If you are interested in finding one of the most comprehensive Big Island farm tours on the Kona side, look no further! Our farm has it all, from fruit trees and vegetables gardens to food forests and livestock. One of the most intriguing aspects of our farm tour, especially for coffee connoisseurs, is viewing the coffee plants. Though coffee is a hardy plant that thrives in the lush soils and gentle rains characteristic of the Kona coffee belt, the significance of Kona coffee to Hawaiian culture and economy adds an element of artistry and complexity to coffee cultivation.

Because our coffee crop is modest in size, we grow, process, and roast all of our organic coffee ourselves. In seeking to brew a delicious cup of coffee from seed to cup, we have experimented with multiple methods of cultivation and processing. But perhaps the most crucial aspect of cultivating a delicious, resilient coffee crop is pruning.

This week we will explore the basics of coffee pruning and the methods we are experimenting with. For a more intimate Kona coffee experience, schedule one of our Big Island farm tours.

Why Prune Coffee?

In their first years of life in the ground, coffee plants produce lots of leaves and branches. Coffee trees age rapidly, producing heavily for the first three harvests. They therefore tend to deplete the soil of necessary salts and minerals quite quickly, thus impeding further growth. Furthermore, coffee cherry production drops dramatically in branches that are older than three years, rendering older branches practically useless.

If you were to allow a coffee tree to continue to grow without any maintenance, its verticals, or tall, cherry-producing branches, would gradually become weighed down with cherries. The verticals would multiply, continuing to produce less and less. The tree would then be forced to utilize nutrients to sustain the stump and branches. And that leaves very little nourishment for the cherry.

Pruning the coffee diverts nutrients from the coffee plant’s aging, low-yield branches to baby branches, or “suckers,” with high growth and yield potentials. Trimming dead branches also ensures that the coffee cherry itself receives sufficient nutrients. By extension, pruning ensures a flavorful and anti-oxidant rich coffee.

Regularly pruning your coffee tree also allows you to shape the tree in a way that promotes efficient growth and picking. A tree with several tall, heavy, poor-yield verticals is difficult to pick and doesn’t produce high quality coffee. You want to prune coffee in such a way that you typically have two or three strong and healthy verticals, as well as a few small suckers that will eventually replace current verticals as the primary producing branches. Regular pruning also ensures that you don’t have branches in close proximity competing for space and sunlight.

Methods of Coffee Pruning

There are several different methods of pruning coffee, as you can observe across Big Island farm tours. The Two primary methods are the Kona Style method and the Beaumont Fukunaga method.

The Kona Style method is the traditional method of coffee pruning in the Kona area. Most small, family owned farms typically apply the Kona method. When you prune according to the Kona style, you will prune your entire coffee crop every year, removing large non-producing or unhealthy branches to make room for new growth. The objective is to prune each tree back to two or three healthy, producing branches.

Larger, less established farms typically employ the Beaumont Fukunaga method. The latter method entails planting and pruning coffee based on the age of the coffee trees. Farmers who use the Beaumont Fukunaga method plant trees in rows based on age, from one year to three years. Each year, coffee farmers prune all of the three-year-old plants back to stumps. The three year plants then becomes ones again; the ones, twos; and the twos, threes.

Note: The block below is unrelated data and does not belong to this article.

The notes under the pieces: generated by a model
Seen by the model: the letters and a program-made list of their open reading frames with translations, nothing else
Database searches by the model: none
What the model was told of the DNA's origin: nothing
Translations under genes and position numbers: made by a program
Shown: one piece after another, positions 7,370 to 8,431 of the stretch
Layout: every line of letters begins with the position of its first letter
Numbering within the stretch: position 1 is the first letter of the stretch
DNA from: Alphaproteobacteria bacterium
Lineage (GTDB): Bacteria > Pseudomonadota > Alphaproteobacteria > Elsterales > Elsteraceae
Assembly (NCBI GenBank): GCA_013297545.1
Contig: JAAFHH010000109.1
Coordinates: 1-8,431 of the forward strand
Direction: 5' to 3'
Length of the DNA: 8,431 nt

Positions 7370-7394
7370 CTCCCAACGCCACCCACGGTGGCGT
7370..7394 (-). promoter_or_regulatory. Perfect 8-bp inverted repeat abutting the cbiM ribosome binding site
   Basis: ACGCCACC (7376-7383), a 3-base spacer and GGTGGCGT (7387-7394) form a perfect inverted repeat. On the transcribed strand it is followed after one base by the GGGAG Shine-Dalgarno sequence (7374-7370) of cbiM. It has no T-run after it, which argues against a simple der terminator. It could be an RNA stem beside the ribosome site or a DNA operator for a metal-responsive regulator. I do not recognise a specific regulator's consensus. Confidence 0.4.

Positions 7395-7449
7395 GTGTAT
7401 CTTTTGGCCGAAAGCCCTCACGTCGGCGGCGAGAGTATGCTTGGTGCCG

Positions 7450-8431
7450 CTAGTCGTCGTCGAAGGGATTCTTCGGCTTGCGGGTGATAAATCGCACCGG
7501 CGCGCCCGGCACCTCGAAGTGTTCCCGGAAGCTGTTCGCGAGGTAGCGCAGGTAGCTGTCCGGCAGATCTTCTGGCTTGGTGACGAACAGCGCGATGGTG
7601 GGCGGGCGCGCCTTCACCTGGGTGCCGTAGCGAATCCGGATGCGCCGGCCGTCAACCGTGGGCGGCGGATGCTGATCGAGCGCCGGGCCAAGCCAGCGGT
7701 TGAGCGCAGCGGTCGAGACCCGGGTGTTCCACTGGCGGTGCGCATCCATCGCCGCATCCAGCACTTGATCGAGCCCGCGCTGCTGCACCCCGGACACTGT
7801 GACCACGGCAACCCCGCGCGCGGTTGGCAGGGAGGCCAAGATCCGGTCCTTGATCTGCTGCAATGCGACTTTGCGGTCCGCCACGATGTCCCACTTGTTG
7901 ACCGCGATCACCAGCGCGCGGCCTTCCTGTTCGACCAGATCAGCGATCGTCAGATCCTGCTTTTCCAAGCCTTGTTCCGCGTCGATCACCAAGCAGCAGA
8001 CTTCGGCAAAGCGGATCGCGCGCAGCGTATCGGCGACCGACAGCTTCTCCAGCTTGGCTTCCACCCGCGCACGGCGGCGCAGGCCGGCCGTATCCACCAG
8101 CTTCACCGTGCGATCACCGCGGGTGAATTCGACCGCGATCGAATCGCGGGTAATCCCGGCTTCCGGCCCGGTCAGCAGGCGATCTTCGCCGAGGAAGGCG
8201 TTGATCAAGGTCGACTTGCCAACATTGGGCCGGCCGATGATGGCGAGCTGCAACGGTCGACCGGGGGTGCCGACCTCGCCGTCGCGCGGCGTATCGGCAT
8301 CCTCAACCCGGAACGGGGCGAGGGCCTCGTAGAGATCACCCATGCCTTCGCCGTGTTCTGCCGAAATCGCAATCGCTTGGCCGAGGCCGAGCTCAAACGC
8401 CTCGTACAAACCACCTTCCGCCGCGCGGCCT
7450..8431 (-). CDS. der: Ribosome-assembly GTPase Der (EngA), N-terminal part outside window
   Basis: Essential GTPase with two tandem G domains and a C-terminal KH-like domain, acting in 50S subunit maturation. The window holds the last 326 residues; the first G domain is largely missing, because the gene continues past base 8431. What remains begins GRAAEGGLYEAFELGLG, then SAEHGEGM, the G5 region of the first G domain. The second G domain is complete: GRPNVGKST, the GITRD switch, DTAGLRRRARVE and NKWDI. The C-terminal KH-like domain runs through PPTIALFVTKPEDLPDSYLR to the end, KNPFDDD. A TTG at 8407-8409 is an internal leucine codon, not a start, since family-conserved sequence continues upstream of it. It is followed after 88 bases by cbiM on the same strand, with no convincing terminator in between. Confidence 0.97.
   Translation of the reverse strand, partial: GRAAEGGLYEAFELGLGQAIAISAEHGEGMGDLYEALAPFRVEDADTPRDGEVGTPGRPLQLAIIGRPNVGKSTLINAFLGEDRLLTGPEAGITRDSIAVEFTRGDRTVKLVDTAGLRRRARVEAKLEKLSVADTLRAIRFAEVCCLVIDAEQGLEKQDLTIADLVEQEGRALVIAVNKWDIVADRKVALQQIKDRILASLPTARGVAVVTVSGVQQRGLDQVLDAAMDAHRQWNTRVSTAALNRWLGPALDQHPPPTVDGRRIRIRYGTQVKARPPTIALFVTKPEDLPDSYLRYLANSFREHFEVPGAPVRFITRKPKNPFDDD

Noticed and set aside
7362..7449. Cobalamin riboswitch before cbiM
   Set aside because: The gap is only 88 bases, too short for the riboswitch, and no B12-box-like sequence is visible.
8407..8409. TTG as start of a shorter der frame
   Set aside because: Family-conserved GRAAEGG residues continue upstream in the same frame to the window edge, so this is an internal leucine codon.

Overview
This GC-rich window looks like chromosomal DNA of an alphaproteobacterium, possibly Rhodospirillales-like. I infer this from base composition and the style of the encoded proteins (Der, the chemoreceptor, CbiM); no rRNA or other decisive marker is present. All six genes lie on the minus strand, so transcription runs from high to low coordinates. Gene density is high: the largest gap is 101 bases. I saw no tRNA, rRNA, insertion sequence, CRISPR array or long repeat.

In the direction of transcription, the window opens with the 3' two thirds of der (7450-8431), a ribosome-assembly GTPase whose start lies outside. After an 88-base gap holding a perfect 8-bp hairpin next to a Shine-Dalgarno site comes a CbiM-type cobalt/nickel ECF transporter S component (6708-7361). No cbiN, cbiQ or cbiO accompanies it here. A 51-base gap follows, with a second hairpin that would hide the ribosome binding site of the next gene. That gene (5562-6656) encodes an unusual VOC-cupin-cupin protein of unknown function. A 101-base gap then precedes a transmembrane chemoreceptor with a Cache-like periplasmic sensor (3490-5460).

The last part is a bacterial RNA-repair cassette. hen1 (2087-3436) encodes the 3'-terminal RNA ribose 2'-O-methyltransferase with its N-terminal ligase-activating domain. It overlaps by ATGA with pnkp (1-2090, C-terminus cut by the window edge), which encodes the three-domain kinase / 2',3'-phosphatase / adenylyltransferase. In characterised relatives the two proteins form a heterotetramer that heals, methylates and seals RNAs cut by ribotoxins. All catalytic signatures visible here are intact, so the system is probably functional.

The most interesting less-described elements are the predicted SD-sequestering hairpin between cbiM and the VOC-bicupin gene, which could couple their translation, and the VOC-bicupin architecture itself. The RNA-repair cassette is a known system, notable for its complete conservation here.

Both methods will require upkeep once the larger pruning process is complete. Once larger branches are pruned, new growth will emerge around the prior cut. Farmers must then remove all but the best of these new suckers to allow the best suckers the space and nutrients necessary for proper growth.

Coffee Pruning at Gingerhill

If you join one of our Big Island farm tours this season, you might witness some pruning in action. It is best to prune coffee between January and April, when coffee is no longer producing. On the Kona side, winter and early spring tend to be sunny and dry, with periodic rains—perfect conditions for coffee pruning.

The first step is to remove all old or green coffee cherry. If these old cherries land on the ground instead, they will produce coffee keiki around the parent plant, creating unhealthy competition between the trees.

We then employ a Kona Style method of coffee pruning. We select branches that are no longer yielding coffee, or that are too heavy for the tree to support, for removal. Then we remove suckers growing below the knee. We leave two suckers, preferably on opposing sides of the tree, to become future verticals.

In accordance with the principles of sustainability, permaculture, Syntropic farming, and agroforestry, we strive to use every part of the coffee plant. We remove the green leaves of the pruned branches and use them to mulch around the base of the trees. Doing so returns critical nutrients, particularly nitrogen, to the soil, enhancing the health of the coffee plant. We also return small, thin parts of the plant to the soil to decompose and breed beneficial microorganisms. Finally, we then use a machete to process the rest of the branches, saving the wood for kindling.

Want to learn more? Check out our Big Island farm tours and see for yourself the difference that quality coffee pruning can make!

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